News & Analysis

2020 NFL Draft: The top Day 2 and Day 3 budget prospects

So, you missed out on your top target early in the draft. Don’t fret, that’s why God made seven rounds.

While there’s certainly a reason or two why the later-round prospects mentioned below aren’t on the same tier as their early-round counterparts, they offer similar skill sets that can fill similar roles for an NFL franchise. So, with that in mind, these are our favorite mid-round options to target if you missed a top prospect. You’ll notice that no offensive tackles, defensive tackles or quarterbacks are included in this. The reason for that is that no mid-round guys offer close to the skill set you’ll get at the top of the draft.

[Editor’s note: Check out PFF’s 2020 Mock Draft Hub, NFL Draft Big Board and NFL Mock Draft Simulator. PFF Elite subscribers can also download the 1,250-page 2020 NFL Draft Guide.]

Need: Crafty Slot Route-Runner

Early: WR Justin Jefferson, LSU
Later: WR Tyler Johnson, Minnesota

If you want a slot weapon with some physicality and crafty route-running chops, either Jefferson or Johnson is your man. While the former looks like a lock to go on Day 1, the latter may very well come off the board on Day 3. Johnson’s production over the past two seasons stacks up with any other receivers in the country — he finished top-10 in yards per route both in 2018 and 2019 while leading all receivers in PFF grade this past season.

Need: Explosiveness from the Slot

Early: WR K.J. Hamler, Penn State
Later: WR Darnell Mooney, Tulane

If your receiving corps needs some explosiveness from the slot, these two offer a ton of it. However, both players also have serious concerns about their hands.

Hamler dropped 12 of 68 catchable passes this past season while Mooney let eight of 55 catchable hit the turf. Those are rough drop rates, but both have the 4.3-type speed that makes you forget about it. While Hamler looks like a lock to come off the board within the top 50 picks, Mooney could fall all the way to Day 3.

Dec 7, 2019; Arlington, TX, USA; Oklahoma Sooners linebacker Kenneth Murray (9) reacts during the first quarter against the Baylor Bears in the 2019 Big 12 Championship Game at AT&T Stadium. Credit: Kevin Jairaj-USA TODAY Sports

Need: Run-and-Hit Linebacker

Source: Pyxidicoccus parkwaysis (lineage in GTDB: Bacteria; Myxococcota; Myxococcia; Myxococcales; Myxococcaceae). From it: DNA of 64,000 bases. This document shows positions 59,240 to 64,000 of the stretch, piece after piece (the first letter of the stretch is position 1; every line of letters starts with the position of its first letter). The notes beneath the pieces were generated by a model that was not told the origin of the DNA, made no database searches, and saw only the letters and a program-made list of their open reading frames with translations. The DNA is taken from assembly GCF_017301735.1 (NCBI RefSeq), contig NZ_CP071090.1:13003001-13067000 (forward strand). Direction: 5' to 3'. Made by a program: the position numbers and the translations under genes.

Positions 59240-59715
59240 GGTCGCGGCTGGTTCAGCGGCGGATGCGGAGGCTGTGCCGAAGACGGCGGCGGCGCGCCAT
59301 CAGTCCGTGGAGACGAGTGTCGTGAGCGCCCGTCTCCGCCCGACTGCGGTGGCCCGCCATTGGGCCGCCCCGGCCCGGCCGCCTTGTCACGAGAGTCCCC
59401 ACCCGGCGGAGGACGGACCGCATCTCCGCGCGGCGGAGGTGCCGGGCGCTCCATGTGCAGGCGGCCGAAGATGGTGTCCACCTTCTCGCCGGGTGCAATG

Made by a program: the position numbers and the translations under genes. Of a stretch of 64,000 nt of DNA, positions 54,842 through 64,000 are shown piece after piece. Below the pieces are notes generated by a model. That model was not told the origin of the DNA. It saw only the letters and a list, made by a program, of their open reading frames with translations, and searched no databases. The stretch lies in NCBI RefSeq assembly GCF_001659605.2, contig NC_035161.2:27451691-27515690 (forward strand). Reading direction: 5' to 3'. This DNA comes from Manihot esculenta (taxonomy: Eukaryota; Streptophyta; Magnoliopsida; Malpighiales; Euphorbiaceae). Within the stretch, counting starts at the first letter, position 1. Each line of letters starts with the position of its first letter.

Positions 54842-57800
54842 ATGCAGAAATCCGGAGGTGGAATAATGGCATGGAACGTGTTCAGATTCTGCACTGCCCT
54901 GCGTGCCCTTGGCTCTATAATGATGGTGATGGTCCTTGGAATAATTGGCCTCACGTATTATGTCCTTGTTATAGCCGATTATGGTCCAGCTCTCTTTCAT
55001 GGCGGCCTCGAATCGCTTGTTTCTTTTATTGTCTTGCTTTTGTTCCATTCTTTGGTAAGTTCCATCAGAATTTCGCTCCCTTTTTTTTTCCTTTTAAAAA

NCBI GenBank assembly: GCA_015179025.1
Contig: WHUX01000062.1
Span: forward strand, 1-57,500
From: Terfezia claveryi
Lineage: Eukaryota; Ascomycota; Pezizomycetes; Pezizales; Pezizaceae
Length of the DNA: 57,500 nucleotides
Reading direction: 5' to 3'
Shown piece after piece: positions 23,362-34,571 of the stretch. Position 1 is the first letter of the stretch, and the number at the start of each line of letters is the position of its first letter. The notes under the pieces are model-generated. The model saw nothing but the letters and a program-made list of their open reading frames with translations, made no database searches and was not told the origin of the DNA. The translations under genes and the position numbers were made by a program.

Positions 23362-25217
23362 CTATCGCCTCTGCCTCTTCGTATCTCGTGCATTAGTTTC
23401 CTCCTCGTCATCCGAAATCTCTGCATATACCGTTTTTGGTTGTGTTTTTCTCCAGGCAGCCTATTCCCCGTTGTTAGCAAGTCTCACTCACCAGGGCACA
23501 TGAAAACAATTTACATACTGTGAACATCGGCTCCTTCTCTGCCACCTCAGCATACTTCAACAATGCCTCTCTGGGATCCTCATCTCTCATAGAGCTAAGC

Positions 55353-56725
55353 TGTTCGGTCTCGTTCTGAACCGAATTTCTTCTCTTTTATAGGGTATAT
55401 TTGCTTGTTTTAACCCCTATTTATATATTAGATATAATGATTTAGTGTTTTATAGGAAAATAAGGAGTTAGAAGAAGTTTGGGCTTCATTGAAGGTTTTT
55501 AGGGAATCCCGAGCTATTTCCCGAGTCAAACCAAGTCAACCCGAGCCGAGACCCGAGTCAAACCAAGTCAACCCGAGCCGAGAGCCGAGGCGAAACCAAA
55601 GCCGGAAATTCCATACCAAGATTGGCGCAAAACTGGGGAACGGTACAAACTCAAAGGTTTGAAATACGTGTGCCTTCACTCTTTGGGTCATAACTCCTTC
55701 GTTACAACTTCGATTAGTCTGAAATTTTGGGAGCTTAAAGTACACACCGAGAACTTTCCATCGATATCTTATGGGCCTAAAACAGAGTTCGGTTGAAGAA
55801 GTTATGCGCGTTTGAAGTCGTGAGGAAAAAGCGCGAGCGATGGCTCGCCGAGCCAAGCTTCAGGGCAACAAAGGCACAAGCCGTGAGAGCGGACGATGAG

Early: LB Kenneth Murray, Oklahoma
Later: LB Jordyn Brooks, Texas Tech

Everyone wants make-up speed at linebacker nowadays. With spread offenses and run games stretching the position from sideline to sideline more than ever before, speed is at a premium for modern linebackers.

Murray quite obviously has that after going 4.52 at the combine while weighing 241 pounds. It’s a big reason why he’s a possible first-round pick. Value-wise, though, we’d rather have Brooks somewhere on Day 2. Brooks went 4.54 at 240 pounds himself and earned the highest run-defense grade of any Power-5 linebacker in the draft class last year.

Need: Man-Coverage Corner

Early: CB C.J. Henderson, Florida
Later: CB Troy Pride Jr., Notre Dame

Man-coverage corners are characterized by their all-encompassing athleticism. You better have speed, change-of-direction ability and some physicality to get by in man coverage at the NFL level. Henderson quite obviously had that for the Gators, and it’s a big reason why he’s a potential top-10 pick. Pride wasn’t quite as sticky but was still fairly stingy downfield. He only allowed two catches that went for more than 20 yards all last season.

Need: Zone-Coverage Cornerback

Early: CB Kristian Fulton, LSU
Later: CB John Reid, Penn State

Not every defense covets “shutdown” coverage ability. Some defenses are content with smart, instinctive corners who may not fit your typical size/speed boxes. Fulton isn’t overly physical and has a limited wingspan, but he has still made special plays on the ball from off coverage. He’ll likely go at the back end of the first or early second.

If you want that same skill set in the back end of Day 2 or early Day 3, Reid has proved to be capable in that regard, as well. Arguably the biggest thing with Reid is his age, as he turns 24 in May.

Oct 5, 2019; University Park, PA, USA; Penn State Nittany Lions defensive end Yetur Gross-Matos (99) rushes the passer during the first half against the Purdue Boilermakers at Beaver Stadium. Credit: John Jones-USA TODAY Sports

Need: Toolsy Edge Project

Early: Edge Yetur Gross-Matos, Penn State
Later: Edge Trevis Gipson, Tulsa

The average arm length for PFF’s top-10-graded edge rushers last season was over 34 inches. Having longer arms isn’t the end all be all, but it certainly makes life easier when trying to control offensive tackles one-on-one. Gross-Matos has that with 34 ⅞-inch arms, and he could find his way into the back end of the first round because of it. We’ll take Gipson and his 33 ⅞-inch arms somewhere early Day 3, though, and we won’t look back. He earned an 89.7 pass-rushing grade on 311 pass-rushing snaps this past season.

Need: Box/Slot Safeties

Early: S Xavier McKinney, Alabama
Later: S K’Von Wallace, Clemson

The nickel/dime safety is basically a starter in the NFL today. Having a guy who can hold his own as a glorified linebacker on one play then kick out to cover the slot on the next is almost a must in today’s NFL.

McKinney is that top safety on a lot of boards because he’s already shown that ability at a high level. Wallace has a similar skill set but just didn’t get to see as diverse a role in Clemson’s defense. He earned tackling grades over 80.0 in each of the last three seasons as a starter, and he recorded a coverage grade of 89.7 this past year in the slot for Clemson.

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